We all might have come across this in fiction at one point or the other:
The genius layman outwitting and baffling the experts, the layman finding the (obvious) answer no one else even thought about…
It’s one of my least favorite tropes, I’ll say this ahead of time.
Now, I’m not talking about an outside perspective leading to the solution of a problem. I’m talking about characters that are made out to be much more clever, skilled, competent… then they actually are. Sometimes this can go by unnoticed (mostly). Other times one might sit there, wondering just why the heck no one else thought of that at all/how they are baffled by this turn of events.
It’s a problem of a ‘sliding scale of competence’:
In reality an average person would be the zero on a scale going from -10 to 10. Leaning towards -1 or 1 in some fields here and there. But nevertheless, this is where you’ll find the average person in terms of skill, knowledge etc.
Talent is up to 3, everything beyond that is training and skill, even with ‘geniuses’.
Even if we’d have superpowers IRL, the scale wouldn’t budge, cause you still need to know how to use them. Being immensely powerful means nothing if you don’t know how to use things.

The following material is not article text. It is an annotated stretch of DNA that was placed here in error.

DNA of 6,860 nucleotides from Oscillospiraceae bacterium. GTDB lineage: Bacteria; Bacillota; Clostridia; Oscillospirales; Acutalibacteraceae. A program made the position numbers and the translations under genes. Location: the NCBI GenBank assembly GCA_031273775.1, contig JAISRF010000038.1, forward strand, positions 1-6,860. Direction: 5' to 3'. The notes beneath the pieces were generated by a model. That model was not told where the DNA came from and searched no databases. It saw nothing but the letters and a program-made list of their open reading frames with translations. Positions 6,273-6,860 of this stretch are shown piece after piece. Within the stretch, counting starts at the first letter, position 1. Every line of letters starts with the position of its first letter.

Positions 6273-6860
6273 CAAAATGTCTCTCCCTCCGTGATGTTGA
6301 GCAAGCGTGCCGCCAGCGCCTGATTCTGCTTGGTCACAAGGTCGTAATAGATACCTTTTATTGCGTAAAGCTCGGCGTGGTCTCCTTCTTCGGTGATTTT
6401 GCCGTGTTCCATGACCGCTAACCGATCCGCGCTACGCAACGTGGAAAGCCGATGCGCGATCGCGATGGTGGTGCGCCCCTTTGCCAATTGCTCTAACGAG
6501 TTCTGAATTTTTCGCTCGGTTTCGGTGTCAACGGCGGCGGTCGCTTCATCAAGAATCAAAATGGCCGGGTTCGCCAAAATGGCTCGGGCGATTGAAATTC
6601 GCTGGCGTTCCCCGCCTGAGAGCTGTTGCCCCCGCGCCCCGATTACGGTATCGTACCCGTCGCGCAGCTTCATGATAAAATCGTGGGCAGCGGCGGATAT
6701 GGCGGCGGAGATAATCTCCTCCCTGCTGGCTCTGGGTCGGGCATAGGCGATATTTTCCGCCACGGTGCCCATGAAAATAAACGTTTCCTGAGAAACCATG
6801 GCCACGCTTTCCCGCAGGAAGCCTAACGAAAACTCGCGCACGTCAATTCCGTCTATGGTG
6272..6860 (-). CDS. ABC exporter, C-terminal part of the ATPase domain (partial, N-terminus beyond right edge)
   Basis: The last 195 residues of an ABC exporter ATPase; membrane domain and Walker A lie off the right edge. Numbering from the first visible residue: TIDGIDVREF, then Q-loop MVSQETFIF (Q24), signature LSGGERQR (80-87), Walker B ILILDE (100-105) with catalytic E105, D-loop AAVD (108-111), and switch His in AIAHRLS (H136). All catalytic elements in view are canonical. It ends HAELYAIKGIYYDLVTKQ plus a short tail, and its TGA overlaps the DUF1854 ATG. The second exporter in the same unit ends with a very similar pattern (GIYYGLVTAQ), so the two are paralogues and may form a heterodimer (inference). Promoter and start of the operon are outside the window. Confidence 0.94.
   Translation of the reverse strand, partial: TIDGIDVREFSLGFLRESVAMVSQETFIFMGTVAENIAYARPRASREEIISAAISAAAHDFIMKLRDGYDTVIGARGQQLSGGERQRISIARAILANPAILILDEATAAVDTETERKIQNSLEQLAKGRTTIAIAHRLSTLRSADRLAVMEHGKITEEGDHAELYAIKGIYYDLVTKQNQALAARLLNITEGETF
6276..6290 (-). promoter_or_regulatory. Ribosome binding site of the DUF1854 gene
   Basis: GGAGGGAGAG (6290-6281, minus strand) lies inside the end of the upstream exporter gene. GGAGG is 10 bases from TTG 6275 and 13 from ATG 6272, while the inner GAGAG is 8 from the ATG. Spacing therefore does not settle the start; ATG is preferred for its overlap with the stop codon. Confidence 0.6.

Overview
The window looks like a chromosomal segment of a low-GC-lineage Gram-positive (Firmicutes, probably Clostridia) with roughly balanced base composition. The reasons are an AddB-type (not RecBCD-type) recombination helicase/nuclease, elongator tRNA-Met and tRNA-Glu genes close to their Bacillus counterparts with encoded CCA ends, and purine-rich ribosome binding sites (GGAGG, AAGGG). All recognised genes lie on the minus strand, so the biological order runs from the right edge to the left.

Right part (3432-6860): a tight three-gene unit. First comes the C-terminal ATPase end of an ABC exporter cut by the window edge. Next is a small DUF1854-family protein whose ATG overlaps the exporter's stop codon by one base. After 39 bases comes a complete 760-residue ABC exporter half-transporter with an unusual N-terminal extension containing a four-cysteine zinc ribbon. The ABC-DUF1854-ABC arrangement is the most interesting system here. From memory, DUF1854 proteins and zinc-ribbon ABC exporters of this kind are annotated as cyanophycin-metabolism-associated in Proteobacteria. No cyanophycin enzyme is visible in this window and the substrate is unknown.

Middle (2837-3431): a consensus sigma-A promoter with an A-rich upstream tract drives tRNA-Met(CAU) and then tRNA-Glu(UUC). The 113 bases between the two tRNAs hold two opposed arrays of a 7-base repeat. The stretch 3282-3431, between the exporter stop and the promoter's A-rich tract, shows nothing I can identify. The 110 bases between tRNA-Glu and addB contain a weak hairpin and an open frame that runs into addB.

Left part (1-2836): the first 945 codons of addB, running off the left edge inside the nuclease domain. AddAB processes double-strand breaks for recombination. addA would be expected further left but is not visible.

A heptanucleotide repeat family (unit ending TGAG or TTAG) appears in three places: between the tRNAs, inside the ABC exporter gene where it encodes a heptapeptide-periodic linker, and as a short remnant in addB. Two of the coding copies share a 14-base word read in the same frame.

In fiction, however, the scale often gets nudged down to make one or two characters (sometimes even more) appear more skilled, clever etc than they are.
Where the average person suddenly seems to be a -5 or such, while what the hypergenius did is… not all that clever at all.
One way for authors to notice they did that is the sentence
‘Experts are still clueless how X achieved this’ (or similar)
That is one big warning sign, because what this sentence is meant to tell the reader is simple:
Char X, whether ordinary person or hypergenius, baffles the EXPERTS.
What is (subconsciously) shows the reader (or can easily come across as) is that the author didn’t hold much interest in writing this thing to make sense, even in-universe.
It can lead to the reader feeling as if the author thought they wouldn’t understand anything more complex then:
X is the hero and thus more clever than everyone thus X wins.
On way to avoid this is to put more work into worldbuilding:
- why would the experts be baffled?
- why could no one else come up with that solution?
and give answers that go beyond ‘X is a genius’.
It is more work, but it helps greatly with a story.